Audit says driver diversion programs illegal - KTTC Rochester, Austin, Mason City News, Weather and Sports

Audit says driver diversion programs illegal

Posted:

ST. PAUL, Minn. (AP) -- A new report from Minnesota's auditor says local governments should not be setting their own driving regulations.

Auditor Rebecca Otto is referring specifically to driver diversion programs which allow motorists the option of paying a ticket for a traffic violation or enrolling in a safe driving class.

The classes generally cost less than a ticket and the violation doesn't go on your driving record. Otto says there's nothing in state law authorizing local governments to set their own driving laws. Minnesota Public Radio News says Attorney General Lori Swanson agrees with the audit's assessment.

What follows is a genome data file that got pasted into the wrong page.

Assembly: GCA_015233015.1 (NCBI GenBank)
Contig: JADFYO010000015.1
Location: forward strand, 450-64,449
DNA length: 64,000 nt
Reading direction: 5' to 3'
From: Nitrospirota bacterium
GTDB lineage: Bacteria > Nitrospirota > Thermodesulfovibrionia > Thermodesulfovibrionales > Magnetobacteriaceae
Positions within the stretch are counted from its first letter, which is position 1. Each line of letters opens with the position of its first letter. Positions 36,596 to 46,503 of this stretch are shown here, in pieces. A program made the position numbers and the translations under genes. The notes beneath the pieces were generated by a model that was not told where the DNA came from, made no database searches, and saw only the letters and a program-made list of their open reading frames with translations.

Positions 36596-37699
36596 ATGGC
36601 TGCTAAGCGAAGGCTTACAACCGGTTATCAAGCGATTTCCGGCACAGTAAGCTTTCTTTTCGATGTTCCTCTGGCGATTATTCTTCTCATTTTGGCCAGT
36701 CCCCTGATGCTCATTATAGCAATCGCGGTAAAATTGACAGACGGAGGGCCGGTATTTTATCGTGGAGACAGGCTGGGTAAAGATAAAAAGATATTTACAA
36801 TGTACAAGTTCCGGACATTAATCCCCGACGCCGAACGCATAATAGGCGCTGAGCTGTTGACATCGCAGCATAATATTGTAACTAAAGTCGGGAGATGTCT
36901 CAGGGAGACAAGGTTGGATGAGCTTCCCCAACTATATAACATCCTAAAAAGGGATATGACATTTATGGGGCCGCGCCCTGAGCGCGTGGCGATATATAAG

Local police and sheriff's officials disagree. Buffalo Police Chief Mitch Weinzetl says evaluations of the program class done by violators are nearly all positive. More than 35 communities in Minnesota operate driver diversion programs.

Powered by WorldNow
All content © Copyright 2001 - 2014 WorldNow and KTTC, a Quincy station.
All Rights Reserved. For more information on this site, please read our Privacy Policy and Terms of Service and Mobile Privacy Policy & Terms of Service.

Persons with disabilities who need assistance with issues relating to the content of this station's public inspection file should contact Administrative Assistant Jodi Neyens at (507) 280-5104. Questions or concerns relating to the accessibility of the FCC's online public file system should be directed to the FCC at 888-225-5322, at 888-835-5322 (TTY) or at fccinfo@fcc.gov.